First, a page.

Through Any Given Door

1.28 Nothing but the Best

1st day of school

1946 • Sonora ~ Mom decided life would be easier if Claudia, the youngest at the time and the only one still at home, went to school. Dressed in her netted hat to set off her pinned-up hair, a pastel polka-dotted shoulder-padded two-piece outfit, pearls, silk stockings and white open-toed wedge heels, she trundled Claudia up steep Barretta Street, across the school’s double flight of concrete stairs, through the six white pillars, and into Mr. Bird’s office at Sonora Elementary. The domed three-story school, built at the top of Barretta in 1909, went from kindergarten through eighth grade, each grade consisting of one class.

photo courtesy of Tuolumne Co. Historical Society

Mr. Theodore Bird

Mr. Theodore Bird, the new principal, looked through his spectacles and shook his head.

“Your daughter is too young to start school,” he informed Mom from across his desk. Mothers were often in his office trying to enroll their babies.

Mom pulled out a book and had Claudia read aloud to Mr. Bird. When Claudia finished, Mom rebutted, “She can read, and the law says if she can read, she can go to school.”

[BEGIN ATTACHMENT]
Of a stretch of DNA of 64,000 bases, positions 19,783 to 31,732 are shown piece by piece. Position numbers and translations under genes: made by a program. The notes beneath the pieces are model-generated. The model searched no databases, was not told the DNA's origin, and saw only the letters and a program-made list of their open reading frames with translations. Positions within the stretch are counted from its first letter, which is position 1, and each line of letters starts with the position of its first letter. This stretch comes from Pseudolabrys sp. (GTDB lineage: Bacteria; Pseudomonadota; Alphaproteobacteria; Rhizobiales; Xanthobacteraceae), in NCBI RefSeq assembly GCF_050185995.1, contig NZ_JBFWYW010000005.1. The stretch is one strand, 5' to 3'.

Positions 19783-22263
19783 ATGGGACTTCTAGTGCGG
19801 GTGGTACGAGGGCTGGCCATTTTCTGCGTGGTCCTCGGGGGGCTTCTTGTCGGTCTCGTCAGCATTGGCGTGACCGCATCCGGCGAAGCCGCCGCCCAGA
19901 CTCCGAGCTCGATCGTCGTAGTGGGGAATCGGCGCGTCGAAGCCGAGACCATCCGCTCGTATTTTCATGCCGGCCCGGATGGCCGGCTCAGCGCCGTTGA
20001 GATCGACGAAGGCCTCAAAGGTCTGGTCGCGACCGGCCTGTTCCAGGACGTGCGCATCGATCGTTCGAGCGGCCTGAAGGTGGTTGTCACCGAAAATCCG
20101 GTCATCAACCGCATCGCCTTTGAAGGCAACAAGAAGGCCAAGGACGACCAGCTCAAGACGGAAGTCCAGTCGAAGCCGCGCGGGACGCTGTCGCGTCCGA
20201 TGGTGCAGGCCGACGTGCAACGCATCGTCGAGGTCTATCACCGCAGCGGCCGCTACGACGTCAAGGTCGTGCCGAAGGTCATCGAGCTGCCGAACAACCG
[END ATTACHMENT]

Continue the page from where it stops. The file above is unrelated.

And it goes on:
My sister knew her ABCs and 1,2,3s, plus she minded her Ps and Qs and her don’ts and do’s. Mr. Bird unwillingly conceded and escorted my four-and-a-half year-old sister through his office door, past the dreaded detention bench where the troublemakers and truants sat nervously awaiting the principal’s paddle, and down the flight of stairs to Mrs. Dawson’s kindergarten class in the basement. Claudia was enrolled that morning. She was excited; she wanted to go to school. Everybody she knew went to school. Mrs. Dawson also became her second grade teacher, and taught my sister cursive. Handwriting was difficult for Claudia; she was always dissatisfied with how it looked. It never measured up to what was on the board.

Mrs. Dawson’s kindergarten class (Claudia is the blonde, left in center w/head down facing camera)

Esther Albertson

It was nothing but the best for my mother. She dressed to the nines for any occasion: hats and gloves, fashionable and in style, very forties in the 40s, very fifties in the 50s. It was embarrassing for Claudia; she wished Mother would wear regular housedresses like other mothers. Mom didn’t buy cheap clothes and or wear chintzy jewelry, and wouldn’t be caught dead buying anything except linens and the kids’ things in JC Penney. Esther Albertson, Carleen’s future mother-in-law, worked for years at Penneys in the women’s clothing department. From the time Claudia was four, she loved going there to watch the inner workings of the store. She was fascinated by how they made change at the register from one floor to another, pulling the cord to fly the money in pneumatic tubes upstairs to the accounts department on the mezzanine, the change and receipt in the canister whooshing back down for the customer. Penneys was in the Marengo building on lower Washington Street, and the only store in Sonora that had such a thing.